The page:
Quartararo’s leathers came open with around five laps of Sunday’s race to go and he completed the grand prix with his suit opened and without his chest protector.
This would gain him a three-second time penalty some hours after the race, dropping him to sixth having already lost third to a three-second time penalty for a track limits violation – something he continues to disagree with.
When asked by Autosport on Monday following a post-race test if he had time to reflect on the second penalty, Quartararo concedes that he should have been black-flagged and thus disqualified from the race for his suit problem as “it was not correct” behaviour in the wake of the Jason Dupasquier tragedy last week.
“Yes, first of all, yeah I think looking back at what happened now the story is finished I can be happy because it’s difficult to admit, but for me it was black flag,” he conceded.
Fabio Quartararo, Yamaha Factory Racing
Photo by: Gold and Goose / Motorsport Images
“I mean, it’s true that I put in danger myself and also with what happened last week I think it was the correct thing.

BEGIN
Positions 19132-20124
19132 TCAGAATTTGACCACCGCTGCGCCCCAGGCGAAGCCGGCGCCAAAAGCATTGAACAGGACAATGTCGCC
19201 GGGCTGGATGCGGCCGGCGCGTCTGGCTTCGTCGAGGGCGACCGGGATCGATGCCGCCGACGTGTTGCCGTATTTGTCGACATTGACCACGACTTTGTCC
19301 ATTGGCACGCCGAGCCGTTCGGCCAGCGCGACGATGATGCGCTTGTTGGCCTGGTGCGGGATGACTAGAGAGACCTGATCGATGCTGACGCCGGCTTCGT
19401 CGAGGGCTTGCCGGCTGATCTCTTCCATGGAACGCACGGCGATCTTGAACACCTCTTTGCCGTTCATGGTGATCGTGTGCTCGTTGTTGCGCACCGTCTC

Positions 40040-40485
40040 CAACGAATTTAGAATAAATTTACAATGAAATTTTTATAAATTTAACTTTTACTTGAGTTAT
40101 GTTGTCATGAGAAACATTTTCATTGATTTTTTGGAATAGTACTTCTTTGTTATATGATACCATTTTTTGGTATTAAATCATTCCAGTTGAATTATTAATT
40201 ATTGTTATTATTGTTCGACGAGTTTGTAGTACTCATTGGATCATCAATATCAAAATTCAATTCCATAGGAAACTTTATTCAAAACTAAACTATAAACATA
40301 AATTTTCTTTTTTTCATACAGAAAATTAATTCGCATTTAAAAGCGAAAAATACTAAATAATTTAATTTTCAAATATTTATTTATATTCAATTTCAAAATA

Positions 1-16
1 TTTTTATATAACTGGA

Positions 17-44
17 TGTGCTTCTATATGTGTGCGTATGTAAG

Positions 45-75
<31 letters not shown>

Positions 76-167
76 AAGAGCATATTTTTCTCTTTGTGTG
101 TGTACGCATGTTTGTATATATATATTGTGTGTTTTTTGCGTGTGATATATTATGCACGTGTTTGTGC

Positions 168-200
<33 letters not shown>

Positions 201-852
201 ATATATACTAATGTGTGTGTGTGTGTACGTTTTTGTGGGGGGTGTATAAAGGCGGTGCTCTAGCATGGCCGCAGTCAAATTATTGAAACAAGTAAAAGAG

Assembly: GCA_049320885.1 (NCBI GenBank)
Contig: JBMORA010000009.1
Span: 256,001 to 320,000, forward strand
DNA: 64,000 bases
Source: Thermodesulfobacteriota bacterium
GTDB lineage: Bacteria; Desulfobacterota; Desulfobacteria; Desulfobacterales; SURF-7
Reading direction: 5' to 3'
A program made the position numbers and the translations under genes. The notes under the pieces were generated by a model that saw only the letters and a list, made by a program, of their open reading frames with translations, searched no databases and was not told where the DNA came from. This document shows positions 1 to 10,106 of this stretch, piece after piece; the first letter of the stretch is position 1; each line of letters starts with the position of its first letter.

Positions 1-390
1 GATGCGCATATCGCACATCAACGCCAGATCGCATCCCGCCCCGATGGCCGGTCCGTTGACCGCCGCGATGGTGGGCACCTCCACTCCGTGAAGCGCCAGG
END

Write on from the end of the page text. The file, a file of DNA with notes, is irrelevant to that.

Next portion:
“But I was lucky. The only penalty I don’t agree with was the shortcut because I don’t feel it was fair.
“I lost seven tenths, but if I lost one second the penalty was gone, and how do I know on the bike I lose seven tenths of one second?
“So, that was a little bit stupid. But I admit the second penalty. I was angry, of course, but better this than zero points.”
Quartararo took aim at the over-regulating of track limits, highlighting several incidents at Mugello as well as his own infraction at Barcelona, and believes current rules are “taking out the fun” of racing.
“For the safety, the more there is the better it is,” Quartararo said when asked by Autosport if the rules surrounding rider equipment needs changed.
“But we are getting into some things that I really don’t like, like Miguel [Oliveira] and [Joan] Mir in Mugello last lap.
“They [exceeded] track limits, but it’s not track limits out of the kerb, it was the end of the kerb like Joe Roberts also in Mugello.
“It’s not giving any gains. The shortcut, I mean I don’t go through because I wanted to go straight.
“I lost the front, I crashed and I go straight. If it was gravel there I would go in the gravel.
“You get a three-second penalty to shortcut, but the shortcut was slower than normal, so it’s not a shortcut.
“So, for me the rules is getting more and more strict, we can’t always be precisely on the line.
“We can make mistakes and I think it’s taking out the fun side of the show and we are not robots, so I think a little bit of mistakes is allowed by the riders and more when you need to make 24 laps on the limit.”